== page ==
NYAYAS: Illustrations or Analogies

Veeraswamy Krishnaraj



Rajjusarpa Nyaya: Rope-Snake Analogy.

Raju was a nervous child always afraid of darkness. As a two-year old child, he did not understand why there is a shadow following him wherever he went. He asked no one the reason behind the shadow. Sometimes the shadow was behind him, sometimes in front of him, and sometimes to his right or left. It mystified him. He ran and it ran with him. The only time he did not see his shadow was in the dark of night. In the twilight, the shadow was faint, gradually disappearing in the creeping night. He discovered the morning and evening sun cast a long shadow of him. When he was five, he asked his father the cause for the shadow following him.

The father explained where the sun is shining on an object, the object blocked the sun and produced a shadow. The father illustrated this truth by placing a pot under the early morning sun. The pot appeared long and black in the shadow. The boy realized when the pot was removed the shadow was gone.

He was walking home from his uncle’s a few blocks away in the dusk. He saw what he thought was a snake on the road. He ran out of fear, reached home and told his father. He took his father where he saw the snake. The father looked at it and said that the snake was a rope that appeared like a snake. He let his son shine a flashlight on it. The boy saw it was a rope and the snake was an illusion.

A rope is mistaken for a snake: Illusion and Superimposition. A rope in the dim light appeared as a snake to the boy, causing fear in him. The snake is not real but a superimposition on the real rope. The boy experienced the snake was imagined and a threat was perceived. The threat and fear were misplaced but disappeared on knowing the false snake was really a rope.

The world is a superimposition on Brahman. When Brahman is known by realization, the world disappears and the Brahman comes into view. The Brahman and the world are one because The Brahman projects the world through Māyā-Sakti. In one instance, Brahman and Māyā are two sides of the coin. In the next instance, Māyā and Sakti are two sides of the coin.

The snake depends on the rope to project its falsity. Likewise, the world depends on Brahman to project its falsity. We live in falsity until we realize Brahman. If there is no rope, there is no snake.  If there is no Brahman, there is no world. The snake is rope-dependent. The phenomenal world is Brahman-dependent. The snake and the world are real and unreal simultaneously. Likewise, there is no individual soul, if there is no Brahman or Universal Soul.  There is no individuality other than Brahman. He is (Aham). Individuality is apparent because of the mind and Māyā.


Allegory. Brahman is the Supersoul (or the ocean). The ocean waves exist because of the ocean. In this allegory the world, the world phenomena and the beings are dependent on the Brahman. When there is no Brahman (ocean), there is no world…(waves). The obscuring principle between the Brahman and the world, beings… is Māyā.


Verse 1.

विश्वं दर्पणदृश्यमाननगरीतुल्यं निजान्तर्गतं

पश्यन्नात्मनि मायया बहिरिवोदभूतं यथा निद्रया।

यः साक्षात्कुरुते प्रबोधसमये सवात्मानमेवाद्वयं

तस्मै श्रीगुरुमूर्तये नम इदं श्रीदक्षिणामूर्तये।।


visvaṁ darpaṇa-dṛśyamāna-nagarī-tulyaṁ nijāntar-gataṁ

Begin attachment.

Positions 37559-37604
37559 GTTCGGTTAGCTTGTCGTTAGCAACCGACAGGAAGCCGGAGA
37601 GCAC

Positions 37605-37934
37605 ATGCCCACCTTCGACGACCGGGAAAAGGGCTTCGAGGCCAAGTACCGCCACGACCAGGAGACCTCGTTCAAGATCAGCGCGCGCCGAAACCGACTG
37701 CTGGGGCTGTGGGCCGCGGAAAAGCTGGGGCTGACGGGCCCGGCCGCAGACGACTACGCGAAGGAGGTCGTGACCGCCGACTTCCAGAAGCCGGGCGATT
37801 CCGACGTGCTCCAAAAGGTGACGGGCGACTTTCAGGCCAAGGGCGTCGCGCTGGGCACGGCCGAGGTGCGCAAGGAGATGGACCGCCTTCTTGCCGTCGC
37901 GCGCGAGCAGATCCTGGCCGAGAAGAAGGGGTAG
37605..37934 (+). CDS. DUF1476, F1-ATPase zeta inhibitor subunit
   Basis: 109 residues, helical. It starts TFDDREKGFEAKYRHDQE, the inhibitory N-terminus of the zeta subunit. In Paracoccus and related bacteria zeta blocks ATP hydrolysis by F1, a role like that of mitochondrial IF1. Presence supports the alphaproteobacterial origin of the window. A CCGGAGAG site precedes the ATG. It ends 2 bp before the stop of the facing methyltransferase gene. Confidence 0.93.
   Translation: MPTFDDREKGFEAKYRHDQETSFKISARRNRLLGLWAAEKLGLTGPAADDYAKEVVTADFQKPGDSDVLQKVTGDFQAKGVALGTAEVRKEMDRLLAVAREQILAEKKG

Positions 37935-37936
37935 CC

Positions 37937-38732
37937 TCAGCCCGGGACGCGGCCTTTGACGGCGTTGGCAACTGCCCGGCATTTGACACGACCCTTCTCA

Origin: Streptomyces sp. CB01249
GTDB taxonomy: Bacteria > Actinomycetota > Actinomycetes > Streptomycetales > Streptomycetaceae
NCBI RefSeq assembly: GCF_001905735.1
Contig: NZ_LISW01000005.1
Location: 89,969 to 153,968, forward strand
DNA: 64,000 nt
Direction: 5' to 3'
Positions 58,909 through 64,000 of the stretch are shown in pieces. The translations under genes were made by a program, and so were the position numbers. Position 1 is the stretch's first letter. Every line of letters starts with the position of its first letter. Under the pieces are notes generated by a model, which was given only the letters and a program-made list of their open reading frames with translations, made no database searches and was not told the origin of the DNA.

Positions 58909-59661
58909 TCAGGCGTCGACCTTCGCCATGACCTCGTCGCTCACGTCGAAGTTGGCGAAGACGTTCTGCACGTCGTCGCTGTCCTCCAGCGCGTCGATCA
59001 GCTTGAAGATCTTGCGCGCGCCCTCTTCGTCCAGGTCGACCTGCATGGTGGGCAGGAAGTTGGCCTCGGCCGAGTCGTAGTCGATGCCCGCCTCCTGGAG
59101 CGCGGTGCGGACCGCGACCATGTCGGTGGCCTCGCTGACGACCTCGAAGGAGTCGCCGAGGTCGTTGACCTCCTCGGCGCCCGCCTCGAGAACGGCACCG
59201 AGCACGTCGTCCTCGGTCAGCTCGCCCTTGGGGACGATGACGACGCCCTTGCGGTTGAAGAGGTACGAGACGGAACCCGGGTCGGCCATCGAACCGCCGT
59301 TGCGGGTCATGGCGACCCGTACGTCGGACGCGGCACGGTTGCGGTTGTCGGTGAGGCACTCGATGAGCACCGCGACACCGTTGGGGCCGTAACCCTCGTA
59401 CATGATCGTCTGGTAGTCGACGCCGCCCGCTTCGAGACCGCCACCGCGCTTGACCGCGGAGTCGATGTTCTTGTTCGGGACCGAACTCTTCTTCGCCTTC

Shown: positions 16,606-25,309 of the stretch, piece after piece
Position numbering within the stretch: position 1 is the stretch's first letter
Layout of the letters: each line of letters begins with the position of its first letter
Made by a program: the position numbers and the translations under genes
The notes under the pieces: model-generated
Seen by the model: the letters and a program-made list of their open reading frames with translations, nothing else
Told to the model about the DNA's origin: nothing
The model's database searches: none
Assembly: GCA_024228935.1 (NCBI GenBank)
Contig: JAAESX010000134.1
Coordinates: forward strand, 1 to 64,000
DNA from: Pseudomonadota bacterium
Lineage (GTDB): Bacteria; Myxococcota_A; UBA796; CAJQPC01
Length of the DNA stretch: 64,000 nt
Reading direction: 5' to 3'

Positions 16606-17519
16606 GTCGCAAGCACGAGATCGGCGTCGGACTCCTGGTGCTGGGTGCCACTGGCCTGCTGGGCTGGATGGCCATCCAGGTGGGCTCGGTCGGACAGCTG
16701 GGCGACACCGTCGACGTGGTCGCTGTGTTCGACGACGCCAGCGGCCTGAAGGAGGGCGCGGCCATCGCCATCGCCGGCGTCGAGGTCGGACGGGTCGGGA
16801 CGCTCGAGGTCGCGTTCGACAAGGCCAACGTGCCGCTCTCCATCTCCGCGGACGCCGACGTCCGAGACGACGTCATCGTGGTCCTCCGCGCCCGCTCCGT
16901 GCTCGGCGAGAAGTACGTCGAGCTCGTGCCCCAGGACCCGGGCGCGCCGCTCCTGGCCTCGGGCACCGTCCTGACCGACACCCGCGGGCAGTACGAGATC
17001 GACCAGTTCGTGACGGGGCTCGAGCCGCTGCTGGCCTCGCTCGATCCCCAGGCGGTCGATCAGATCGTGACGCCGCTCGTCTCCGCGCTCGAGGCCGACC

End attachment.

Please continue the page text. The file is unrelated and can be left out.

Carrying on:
paśyann-ātmani māyayā bahirivodbhūtaṁ yathā nidrayā/

yaḥ sākṣāt-kurute prabhodha-samaye svātmānam-eva-advayaṁ

tasmai śrī guru-mūrtaye nama idaṁ śrī Dakṣiṇāmūrtaye//


The universe is like the city reflected in a mirror as an illusion, exits within oneself, but arises in a manner of a world in a dream, which disappears upon waking and realization that the universe is non-dual with his own Self. To Him the divine teacher Sri Dakshinamurthy, I offer my salutation. 

Sankaracharya is the propounder of the theory of Māyā. Advaita proponent Prakasatman explains, Brahman and Māyā constitute the whole universe, just like the stationary longitudinal warp (thread) and the transverse woof (thread) make the fabric. while Brahman is the substratum or the hypostasis (warp), while Māyā is the manifest world (woof). In Advaita Vedanta, there are two realities: Paramarthika and Vyavaharika (Absolute Reality and empirical reality = Brahman and Māyā). We roil in the world of happenings and Māyā keeps us bound to the empirical world. It is like a cloud (Māyā) hiding the sun (Brahman). The veil conceals Brahman. Faustian Māyā has the disposition and power to conceal Spiritual Reality (Brahman). The products of Māyā take birth, live, morph, mutate, evolve and die with time.

Brahman’s magic is Māyā. The magician only knows all parts of the equation. Man is mesmerized with the magic and thinks delusively Māyā is real (now for the moment and the present) though an illusion. The True Real is Brahman who is the purveyor of Māyā. Māyā exists in a state of flux and change and Faustian (= sacrificing spiritual values for power, knowledge, or material gain). One should strive for and attain spiritual knowledge and know the principles behind the magic to attain liberation and union with Brahman.

It is the rope and the snake. Rope is Brahman without a second; the snake is the illusion. With knowledge and illumination, the snake disappears and the Brahman remains as the eternal hypostasis.

While Brahman is Spiritual, Māyā is empirical and veiling. The goal of man is to rip the veil of Māyā, obtain liberation and realize Brahman.

The person looks at the face in the mirror. The image in the mirror is magical and illusory. Without the looker, there is no image. For the duration of looking, the image is real. The image is like a dream. When you wake up (attain realization), you know it was not real.  You and the image are non-dual. The Self and the reflected universe are non-dual.